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Jared Leto hoodies up as Dr. Michael Morbius in an alley in the movie Morbius. Photo: Columbia Pictures

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The Morbius movie wants what Venom has

The latest Spider-Man villain turned solo-movie anti-hero manages to make Jared Leto boring

Joshua Rivera (he/him) is an entertainment and culture journalist specializing in film, TV, and video game criticism, the latest stop in a decade-plus career as a critic.

It’s true: movies are magic. It’s just that people often forget that sometimes, magic is bad. Morbius is the kind of magic you’d want to keep a lid on: a two-hour spell that makes viewers forget it actually stars Jared Leto, one of the few men alive in danger of being too interesting, thanks to his widely publicized overcommitment to Method acting and a public persona that frequently evokes “benevolent cult leader” vibes. Unfortunately, Morbius isn’t a good showcase for his talents the way its Sony/Marvel predecessor Venom was a showcase for Tom Hardy, even though the two movies share a similar structure. And a movie that apes Venom without an unpredictable performance at the center, it turns out, is a pretty lousy time.

Like Venom, Morbius spins off a Spider-Man villain into a story that makes him the anti-hero of his own little corner of the world. (The film, as one gag from the trailers underlines, is set in the same universe as Venom.) Dr. Michael Morbius (Leto) is a brilliant scientist with a rare, debilitating blood disease, one that leaves him frail, unable to walk without support, and in regular need of blood transfusions. Dr. Morbius, we’re told, is one of the world’s foremost scientific minds, having developed a blue-tinged artificial blood that has “saved more lives than penicillin.” Yet he still has not found a cure for his disease — something he desperately wants, not for his own sake, but for his childhood friend Milo (Matt Smith), who suffers from the same disease and funds Morbius’ research through his wealth.

In a desperate attempt to test his first viable cure, Morbius uses himself as a guinea pig for a serum meant to rewrite his genome and make him into a hybrid human and vampire bat — an experiment that’s off the books and unethical. (If it wasn’t, someone probably would have asked him to say “human/bat chimera” out loud, and re-consider whether the experiment was a good idea.) With the help of colleague and love interest Dr. Martine Bancroft (Adria Arjona), Morbius “accidentally” turns himself into a Living Vampire — basically a regular vampire, but without the traditional church allergies.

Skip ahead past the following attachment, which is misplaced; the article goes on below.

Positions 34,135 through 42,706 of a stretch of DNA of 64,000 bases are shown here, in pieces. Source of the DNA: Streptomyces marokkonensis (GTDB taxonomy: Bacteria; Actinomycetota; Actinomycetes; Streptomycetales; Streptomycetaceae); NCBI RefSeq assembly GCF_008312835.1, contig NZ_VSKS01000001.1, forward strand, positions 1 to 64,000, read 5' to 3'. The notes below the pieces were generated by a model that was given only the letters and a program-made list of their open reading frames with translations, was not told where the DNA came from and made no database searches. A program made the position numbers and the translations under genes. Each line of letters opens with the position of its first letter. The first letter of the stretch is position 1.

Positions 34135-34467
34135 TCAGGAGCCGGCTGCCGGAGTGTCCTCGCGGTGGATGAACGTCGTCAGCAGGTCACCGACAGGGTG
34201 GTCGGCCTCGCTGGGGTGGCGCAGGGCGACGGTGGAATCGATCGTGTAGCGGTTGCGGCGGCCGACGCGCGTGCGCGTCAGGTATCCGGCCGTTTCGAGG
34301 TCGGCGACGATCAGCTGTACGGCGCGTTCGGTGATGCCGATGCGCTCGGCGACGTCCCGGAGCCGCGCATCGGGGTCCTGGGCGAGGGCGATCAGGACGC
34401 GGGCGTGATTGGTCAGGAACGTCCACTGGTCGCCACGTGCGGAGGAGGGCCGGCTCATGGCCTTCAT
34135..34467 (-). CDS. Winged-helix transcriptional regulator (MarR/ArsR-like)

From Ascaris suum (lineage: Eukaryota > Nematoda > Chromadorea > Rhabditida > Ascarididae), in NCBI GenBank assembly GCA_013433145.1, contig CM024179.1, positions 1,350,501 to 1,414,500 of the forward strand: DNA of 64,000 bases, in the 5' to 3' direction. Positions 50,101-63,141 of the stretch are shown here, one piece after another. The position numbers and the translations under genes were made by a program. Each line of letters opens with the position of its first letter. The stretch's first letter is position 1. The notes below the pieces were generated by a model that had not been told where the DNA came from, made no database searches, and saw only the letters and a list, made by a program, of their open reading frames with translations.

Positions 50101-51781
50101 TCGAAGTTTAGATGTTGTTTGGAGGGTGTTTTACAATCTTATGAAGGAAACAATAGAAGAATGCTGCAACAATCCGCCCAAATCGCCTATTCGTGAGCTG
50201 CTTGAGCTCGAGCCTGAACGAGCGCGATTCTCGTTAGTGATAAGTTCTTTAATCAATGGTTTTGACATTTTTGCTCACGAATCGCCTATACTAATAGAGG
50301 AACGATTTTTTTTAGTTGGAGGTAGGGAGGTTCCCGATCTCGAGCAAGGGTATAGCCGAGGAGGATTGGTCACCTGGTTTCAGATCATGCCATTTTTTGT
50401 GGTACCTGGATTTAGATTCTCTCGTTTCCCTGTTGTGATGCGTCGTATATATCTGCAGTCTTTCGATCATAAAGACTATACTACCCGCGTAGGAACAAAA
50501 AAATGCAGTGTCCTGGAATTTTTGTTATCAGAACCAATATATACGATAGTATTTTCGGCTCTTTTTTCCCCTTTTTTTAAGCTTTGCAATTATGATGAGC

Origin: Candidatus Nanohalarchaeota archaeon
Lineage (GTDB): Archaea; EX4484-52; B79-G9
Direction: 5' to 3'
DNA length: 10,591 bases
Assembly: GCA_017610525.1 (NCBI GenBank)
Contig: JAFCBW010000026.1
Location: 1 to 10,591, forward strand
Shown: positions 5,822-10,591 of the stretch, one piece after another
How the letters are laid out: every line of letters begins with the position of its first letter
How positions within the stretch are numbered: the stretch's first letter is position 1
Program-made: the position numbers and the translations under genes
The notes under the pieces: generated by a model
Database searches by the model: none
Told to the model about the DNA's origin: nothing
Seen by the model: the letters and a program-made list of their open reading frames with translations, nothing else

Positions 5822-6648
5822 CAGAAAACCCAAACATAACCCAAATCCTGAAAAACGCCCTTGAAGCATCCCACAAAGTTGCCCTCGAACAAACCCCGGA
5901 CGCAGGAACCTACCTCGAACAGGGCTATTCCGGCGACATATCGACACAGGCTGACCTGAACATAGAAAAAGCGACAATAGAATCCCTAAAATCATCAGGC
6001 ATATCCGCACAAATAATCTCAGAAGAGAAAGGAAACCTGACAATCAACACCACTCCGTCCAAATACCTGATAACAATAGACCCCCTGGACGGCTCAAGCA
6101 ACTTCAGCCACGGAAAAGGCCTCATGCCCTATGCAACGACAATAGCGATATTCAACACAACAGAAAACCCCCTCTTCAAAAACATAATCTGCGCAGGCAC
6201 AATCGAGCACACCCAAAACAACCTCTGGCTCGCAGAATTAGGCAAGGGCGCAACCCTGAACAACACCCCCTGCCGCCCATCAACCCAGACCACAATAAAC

Morbius the growling vampire from the movie Morbius Image: Sony Pictures

Morbius is the kind of film where it would serve viewers well not to sweat the details. Anyone wondering about the specifics of Morbius’ disease or superpowers is better off not trying to parse the film’s thin explanations. This is a film set in New York City but very clearly shot in London, where the crew taped up a few subway signs in a Tube station wall and called it a day. The film only truly comes to life when Matt Smith’s Milo assumes his villainous role, learning what Morbius has become and taking the serum himself.

The newly vampiric Milo relishes the powers that horrify Morbius, enjoying the thrills of being superhuman, and casting off the scruples that keep Morbius feeding on artificial blue blood instead of real human blood. (The two of them repeatedly refer to this as drinking “red” or “blue,” which never stops being funny.) Herein lies the biggest problem for Morbius: The villain, who is not in the film nearly as much as he should be, is having the sort of fun Morbius ought to be having. Milo dances and preens every moment he’s on camera, in a performance that’s only marred by the CGI makeover both leads get when they vamp up, a choice that doesn’t seem much better than Buffy the Vampire Slayer-style prosthetics.

Smith’s dynamism painfully underlines the lack of imagination and energy elsewhere in the film. Plainly shot, with a score (and a scene or two) that shamelessly ape Batman Begins, Morbius comes across as algorithmically calibrated to enter the blockbuster market as smoothly as possible. Its action is unimaginative, complete with exhausting slow-mo pauses. Its violence is toned down and defanged, even though it’s about, y’know, vampires. In spite of direction from Daniel Espinosa, who previously made 2017’s surprisingly creepy Life, Morbius does not convey any real atmosphere. If Instagram had a “blockbuster” filter, this film would use it the whole time.

Matt Smith walking through a subway station as Milo in the film Morbius Photo: Sony Pictures

One of the important lessons of Venom’s success was that if unimaginative superhero franchise films must be churned out, they can still feel worthwhile if they’re fueled by smart, funny performances. Audiences do turn out for characters they love, but they also show up for characters played by people, by actors who give them weird quirks and specific mannerisms. Morbius is what happens when there’s a studio desire for another Venom, but without much thought as to how Venom connected with anyone. It’s only there to plug into a burgeoning crossover franchise. (As a pair of nonsensical mid-credits scenes indicate.)

It’s also buck-wild that Morbius manages to do all this while starring Jared Leto. He’s the guy who made the Joker comically twisted, his hilariously transformative performance is the best part of House of Gucci, he’s doing extremely committed accent work in WeCrashed. This is a man who should be able to make Morbius a meme. Instead, he’s a victim, sucked dry by a big-budget movie that’s only interested in selling a sequel.

Morbius opens in theaters on March 31.


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